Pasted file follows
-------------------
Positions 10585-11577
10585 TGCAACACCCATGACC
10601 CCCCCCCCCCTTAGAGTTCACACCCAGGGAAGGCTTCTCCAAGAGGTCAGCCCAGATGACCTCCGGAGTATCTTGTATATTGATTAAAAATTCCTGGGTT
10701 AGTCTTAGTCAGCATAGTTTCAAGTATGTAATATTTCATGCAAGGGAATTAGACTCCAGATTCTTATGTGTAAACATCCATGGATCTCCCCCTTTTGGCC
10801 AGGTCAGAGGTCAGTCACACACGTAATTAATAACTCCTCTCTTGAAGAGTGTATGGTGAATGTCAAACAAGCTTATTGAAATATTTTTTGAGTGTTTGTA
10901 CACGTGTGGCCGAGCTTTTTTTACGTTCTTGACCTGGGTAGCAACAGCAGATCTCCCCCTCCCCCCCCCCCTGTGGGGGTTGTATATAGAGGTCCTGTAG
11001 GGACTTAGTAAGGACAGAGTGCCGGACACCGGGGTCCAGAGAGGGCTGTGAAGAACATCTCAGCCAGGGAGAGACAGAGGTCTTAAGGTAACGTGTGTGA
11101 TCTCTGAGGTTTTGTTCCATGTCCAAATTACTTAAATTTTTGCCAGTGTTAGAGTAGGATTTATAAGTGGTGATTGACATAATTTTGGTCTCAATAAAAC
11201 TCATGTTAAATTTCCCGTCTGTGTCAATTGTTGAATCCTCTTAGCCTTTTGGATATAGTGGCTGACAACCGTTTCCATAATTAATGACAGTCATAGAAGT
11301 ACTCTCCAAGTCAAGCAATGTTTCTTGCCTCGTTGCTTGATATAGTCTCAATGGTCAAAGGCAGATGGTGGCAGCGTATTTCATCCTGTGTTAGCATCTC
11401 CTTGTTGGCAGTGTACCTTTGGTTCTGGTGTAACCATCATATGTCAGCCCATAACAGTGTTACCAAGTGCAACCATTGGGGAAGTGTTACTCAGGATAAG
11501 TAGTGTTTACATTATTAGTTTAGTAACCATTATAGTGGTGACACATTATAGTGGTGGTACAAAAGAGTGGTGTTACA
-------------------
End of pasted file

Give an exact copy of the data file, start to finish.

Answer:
Positions 10585-11577
10585 TGCAACACCCATGACC
10601 CCCCCCCCCCTTAGAGTTCACACCCAGGGAAGGCTTCTCCAAGAGGTCAGCCCAGATGACCTCCGGAGTATCTTGTATATTGATTAAAAATTCCTGGGTT
10701 AGTCTTAGTCAGCATAGTTTCAAGTATGTAATATTTCATGCAAGGGAATTAGACTCCAGATTCTTATGTGTAAACATCCATGGATCTCCCCCTTTTGGCC
10801 AGGTCAGAGGTCAGTCACACACGTAATTAATAACTCCTCTCTTGAAGAGTGTATGGTGAATGTCAAACAAGCTTATTGAAATATTTTTTGAGTGTTTGTA
10901 CACGTGTGGCCGAGCTTTTTTTACGTTCTTGACCTGGGTAGCAACAGCAGATCTCCCCCTCCCCCCCCCCCTGTGGGGGTTGTATATAGAGGTCCTGTAG
11001 GGACTTAGTAAGGACAGAGTGCCGGACACCGGGGTCCAGAGAGGGCTGTGAAGAACATCTCAGCCAGGGAGAGACAGAGGTCTTAAGGTAACGTGTGTGA
11101 TCTCTGAGGTTTTGTTCCATGTCCAAATTACTTAAATTTTTGCCAGTGTTAGAGTAGGATTTATAAGTGGTGATTGACATAATTTTGGTCTCAATAAAAC
11201 TCATGTTAAATTTCCCGTCTGTGTCAATTGTTGAATCCTCTTAGCCTTTTGGATATAGTGGCTGACAACCGTTTCCATAATTAATGACAGTCATAGAAGT
11301 ACTCTCCAAGTCAAGCAATGTTTCTTGCCTCGTTGCTTGATATAGTCTCAATGGTCAAAGGCAGATGGTGGCAGCGTATTTCATCCTGTGTTAGCATCTC
11401 CTTGTTGGCAGTGTACCTTTGGTTCTGGTGTAACCATCATATGTCAGCCCATAACAGTGTTACCAAGTGCAACCATTGGGGAAGTGTTACTCAGGATAAG
11501 TAGTGTTTACATTATTAGTTTAGTAACCATTATAGTGGTGACACATTATAGTGGTGGTACAAAAGAGTGGTGTTACA